While I respect Dr Yik Keng Yeong's view as a medical professional, it must be noted that not all decisions made by doctors are right ("Doctors have duty to stop patients from making misinformed choices"; Nov 9).
Hence, it behoves a patient to seek a second opinion if he has doubts about the doctor's advice.
Obtaining informed consent before treating a patient is a legal and ethical necessity. It is derived from the principle of autonomy, which is a pillar of medical ethics.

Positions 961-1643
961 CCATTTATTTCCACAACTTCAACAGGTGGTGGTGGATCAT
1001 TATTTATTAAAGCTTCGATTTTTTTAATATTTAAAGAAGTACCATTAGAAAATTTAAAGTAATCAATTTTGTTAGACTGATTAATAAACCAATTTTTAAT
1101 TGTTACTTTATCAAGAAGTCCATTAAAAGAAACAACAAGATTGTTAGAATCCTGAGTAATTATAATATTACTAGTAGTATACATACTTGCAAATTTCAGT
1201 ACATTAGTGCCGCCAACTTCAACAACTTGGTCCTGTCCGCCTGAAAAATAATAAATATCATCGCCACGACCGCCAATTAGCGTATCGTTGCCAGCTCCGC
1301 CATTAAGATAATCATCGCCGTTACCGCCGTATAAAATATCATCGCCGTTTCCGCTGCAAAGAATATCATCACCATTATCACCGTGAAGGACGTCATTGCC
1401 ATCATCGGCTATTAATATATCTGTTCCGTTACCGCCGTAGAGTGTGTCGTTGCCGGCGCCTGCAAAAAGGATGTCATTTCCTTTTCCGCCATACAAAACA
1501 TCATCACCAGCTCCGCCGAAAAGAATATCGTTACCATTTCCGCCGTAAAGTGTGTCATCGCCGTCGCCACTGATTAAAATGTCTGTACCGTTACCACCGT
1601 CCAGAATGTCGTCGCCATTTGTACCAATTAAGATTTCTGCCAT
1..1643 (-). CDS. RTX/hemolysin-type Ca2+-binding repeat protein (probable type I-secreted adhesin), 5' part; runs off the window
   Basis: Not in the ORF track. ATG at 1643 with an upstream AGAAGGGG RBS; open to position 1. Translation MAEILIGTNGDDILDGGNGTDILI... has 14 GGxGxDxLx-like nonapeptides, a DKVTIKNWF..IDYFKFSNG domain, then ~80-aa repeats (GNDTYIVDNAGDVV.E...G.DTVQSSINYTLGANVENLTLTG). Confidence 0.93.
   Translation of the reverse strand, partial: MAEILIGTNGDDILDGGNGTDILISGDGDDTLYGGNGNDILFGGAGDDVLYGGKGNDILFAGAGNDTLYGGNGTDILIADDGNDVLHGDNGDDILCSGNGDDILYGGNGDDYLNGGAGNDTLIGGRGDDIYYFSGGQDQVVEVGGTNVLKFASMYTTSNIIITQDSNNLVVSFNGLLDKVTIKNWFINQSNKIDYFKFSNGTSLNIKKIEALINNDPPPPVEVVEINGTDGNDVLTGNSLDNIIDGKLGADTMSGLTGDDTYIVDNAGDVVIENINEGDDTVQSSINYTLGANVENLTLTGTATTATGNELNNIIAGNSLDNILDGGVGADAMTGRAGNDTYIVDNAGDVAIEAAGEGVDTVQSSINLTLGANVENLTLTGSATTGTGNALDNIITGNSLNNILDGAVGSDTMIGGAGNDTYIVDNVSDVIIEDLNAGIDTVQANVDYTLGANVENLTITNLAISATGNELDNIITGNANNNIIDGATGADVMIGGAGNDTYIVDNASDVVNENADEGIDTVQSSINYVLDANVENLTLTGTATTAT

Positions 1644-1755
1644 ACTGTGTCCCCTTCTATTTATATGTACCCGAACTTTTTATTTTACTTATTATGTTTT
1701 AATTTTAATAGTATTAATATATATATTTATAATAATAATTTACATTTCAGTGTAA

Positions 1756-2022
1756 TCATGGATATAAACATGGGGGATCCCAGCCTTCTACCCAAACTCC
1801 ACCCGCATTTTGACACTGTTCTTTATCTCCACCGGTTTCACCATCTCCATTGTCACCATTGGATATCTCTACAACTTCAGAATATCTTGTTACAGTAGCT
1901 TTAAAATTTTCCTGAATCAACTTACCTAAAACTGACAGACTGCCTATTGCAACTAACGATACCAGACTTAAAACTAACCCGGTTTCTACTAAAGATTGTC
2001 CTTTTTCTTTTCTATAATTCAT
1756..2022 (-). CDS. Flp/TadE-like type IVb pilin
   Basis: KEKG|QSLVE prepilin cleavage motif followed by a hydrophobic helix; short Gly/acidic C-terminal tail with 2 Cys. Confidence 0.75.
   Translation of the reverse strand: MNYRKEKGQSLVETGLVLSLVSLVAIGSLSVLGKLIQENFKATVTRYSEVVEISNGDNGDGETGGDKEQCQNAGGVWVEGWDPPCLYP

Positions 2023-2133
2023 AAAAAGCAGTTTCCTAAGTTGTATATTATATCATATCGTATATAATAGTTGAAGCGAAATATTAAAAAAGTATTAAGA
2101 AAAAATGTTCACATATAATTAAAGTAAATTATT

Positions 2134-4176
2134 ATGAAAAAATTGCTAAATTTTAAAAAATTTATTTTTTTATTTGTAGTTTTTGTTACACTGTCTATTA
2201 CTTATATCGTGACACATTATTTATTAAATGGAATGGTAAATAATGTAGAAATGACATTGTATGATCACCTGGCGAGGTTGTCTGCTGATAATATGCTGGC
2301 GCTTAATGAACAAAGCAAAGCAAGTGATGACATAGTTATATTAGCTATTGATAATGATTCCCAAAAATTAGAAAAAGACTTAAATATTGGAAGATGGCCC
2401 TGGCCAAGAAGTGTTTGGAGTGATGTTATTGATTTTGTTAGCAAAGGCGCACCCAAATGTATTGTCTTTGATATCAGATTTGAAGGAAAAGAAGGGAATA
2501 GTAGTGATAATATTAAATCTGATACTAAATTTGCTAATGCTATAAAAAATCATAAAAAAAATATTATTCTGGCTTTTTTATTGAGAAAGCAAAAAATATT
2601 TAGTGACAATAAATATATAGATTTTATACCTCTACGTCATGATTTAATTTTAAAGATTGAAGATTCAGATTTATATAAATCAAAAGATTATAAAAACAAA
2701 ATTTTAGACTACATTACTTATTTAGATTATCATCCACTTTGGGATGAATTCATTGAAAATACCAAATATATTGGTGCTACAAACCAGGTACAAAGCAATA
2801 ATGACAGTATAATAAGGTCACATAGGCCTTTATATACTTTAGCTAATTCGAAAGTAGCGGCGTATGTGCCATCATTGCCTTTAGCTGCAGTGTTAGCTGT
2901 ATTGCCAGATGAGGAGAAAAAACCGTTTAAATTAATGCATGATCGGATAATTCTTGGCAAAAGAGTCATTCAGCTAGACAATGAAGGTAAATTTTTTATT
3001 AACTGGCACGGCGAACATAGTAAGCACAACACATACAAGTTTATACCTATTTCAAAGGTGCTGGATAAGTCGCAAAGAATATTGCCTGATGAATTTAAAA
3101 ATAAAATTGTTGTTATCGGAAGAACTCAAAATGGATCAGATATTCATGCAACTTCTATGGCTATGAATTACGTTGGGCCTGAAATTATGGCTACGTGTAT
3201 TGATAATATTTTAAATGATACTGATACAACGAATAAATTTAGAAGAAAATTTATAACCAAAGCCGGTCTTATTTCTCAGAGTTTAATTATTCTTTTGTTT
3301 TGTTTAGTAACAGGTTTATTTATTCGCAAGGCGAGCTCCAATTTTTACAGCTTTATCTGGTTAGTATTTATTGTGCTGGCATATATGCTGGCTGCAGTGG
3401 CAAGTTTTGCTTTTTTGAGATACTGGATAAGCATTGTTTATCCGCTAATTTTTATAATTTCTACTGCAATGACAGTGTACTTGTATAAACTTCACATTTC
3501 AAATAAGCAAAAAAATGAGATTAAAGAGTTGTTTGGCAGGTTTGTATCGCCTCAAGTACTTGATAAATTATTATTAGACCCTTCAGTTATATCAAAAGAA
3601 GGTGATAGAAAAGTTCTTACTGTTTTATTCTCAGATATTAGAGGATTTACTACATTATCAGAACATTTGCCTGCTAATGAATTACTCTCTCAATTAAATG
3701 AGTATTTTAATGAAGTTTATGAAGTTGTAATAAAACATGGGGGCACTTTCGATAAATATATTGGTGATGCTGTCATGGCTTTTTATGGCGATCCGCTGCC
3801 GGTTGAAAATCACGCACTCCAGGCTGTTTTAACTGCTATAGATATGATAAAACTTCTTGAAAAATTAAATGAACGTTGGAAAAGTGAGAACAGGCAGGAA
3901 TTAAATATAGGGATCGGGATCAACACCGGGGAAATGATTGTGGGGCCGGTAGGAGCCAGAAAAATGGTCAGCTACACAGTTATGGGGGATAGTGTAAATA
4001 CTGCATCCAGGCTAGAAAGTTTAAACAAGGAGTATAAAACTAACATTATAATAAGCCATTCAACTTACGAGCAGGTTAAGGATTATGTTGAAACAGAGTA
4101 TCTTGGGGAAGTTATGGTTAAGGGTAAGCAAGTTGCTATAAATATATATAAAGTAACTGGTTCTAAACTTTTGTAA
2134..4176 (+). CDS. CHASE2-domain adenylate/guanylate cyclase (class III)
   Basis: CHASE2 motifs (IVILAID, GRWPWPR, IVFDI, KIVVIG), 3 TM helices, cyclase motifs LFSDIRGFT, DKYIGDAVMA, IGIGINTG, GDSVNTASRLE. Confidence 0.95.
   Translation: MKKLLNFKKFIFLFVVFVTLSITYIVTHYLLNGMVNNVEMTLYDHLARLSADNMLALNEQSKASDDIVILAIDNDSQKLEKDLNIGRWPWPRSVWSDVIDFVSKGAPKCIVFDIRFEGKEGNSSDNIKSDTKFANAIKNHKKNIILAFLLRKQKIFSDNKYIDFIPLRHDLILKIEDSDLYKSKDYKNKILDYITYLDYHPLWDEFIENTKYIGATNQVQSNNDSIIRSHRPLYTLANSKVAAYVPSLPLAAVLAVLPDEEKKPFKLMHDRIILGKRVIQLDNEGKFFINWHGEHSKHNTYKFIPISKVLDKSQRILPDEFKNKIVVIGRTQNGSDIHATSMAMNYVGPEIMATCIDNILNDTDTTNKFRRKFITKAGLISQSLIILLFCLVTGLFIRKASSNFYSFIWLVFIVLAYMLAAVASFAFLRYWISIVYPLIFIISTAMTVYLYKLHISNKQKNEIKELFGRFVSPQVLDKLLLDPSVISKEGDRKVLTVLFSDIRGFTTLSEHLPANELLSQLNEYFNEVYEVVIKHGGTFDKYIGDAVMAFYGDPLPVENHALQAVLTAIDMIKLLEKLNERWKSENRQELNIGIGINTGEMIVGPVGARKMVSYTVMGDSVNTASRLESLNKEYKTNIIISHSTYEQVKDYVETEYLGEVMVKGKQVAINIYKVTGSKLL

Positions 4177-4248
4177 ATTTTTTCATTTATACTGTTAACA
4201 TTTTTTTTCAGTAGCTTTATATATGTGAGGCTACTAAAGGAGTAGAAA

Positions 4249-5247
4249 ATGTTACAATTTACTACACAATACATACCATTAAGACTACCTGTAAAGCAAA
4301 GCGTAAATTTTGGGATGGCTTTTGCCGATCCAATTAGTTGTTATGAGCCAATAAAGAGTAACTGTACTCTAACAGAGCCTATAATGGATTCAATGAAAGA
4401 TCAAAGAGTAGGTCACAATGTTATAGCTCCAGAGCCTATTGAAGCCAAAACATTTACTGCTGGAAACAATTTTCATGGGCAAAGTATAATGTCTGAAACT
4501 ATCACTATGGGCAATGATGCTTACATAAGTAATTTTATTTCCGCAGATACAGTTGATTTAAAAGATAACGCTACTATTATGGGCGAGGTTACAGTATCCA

Touching or treating a patient without permission could be considered assault or battery under criminal and civil law, even if the person was helped by the doctor's actions.
Doctors do sometimes prescribe placebos, which help the patient, as long as he is not told of the fake treatment.
A patient's spiritual beliefs about the meaning of life must not be written off, even if it goes against medical convictions.
A late friend of mine suffered from diabetes and had one leg amputated. But he had the last laugh when he outlived his three doctors.
When all is said and done, doctors should respect the decisions of their patients, no matter how unsound or irrational these may seem.
Heng Cho Choon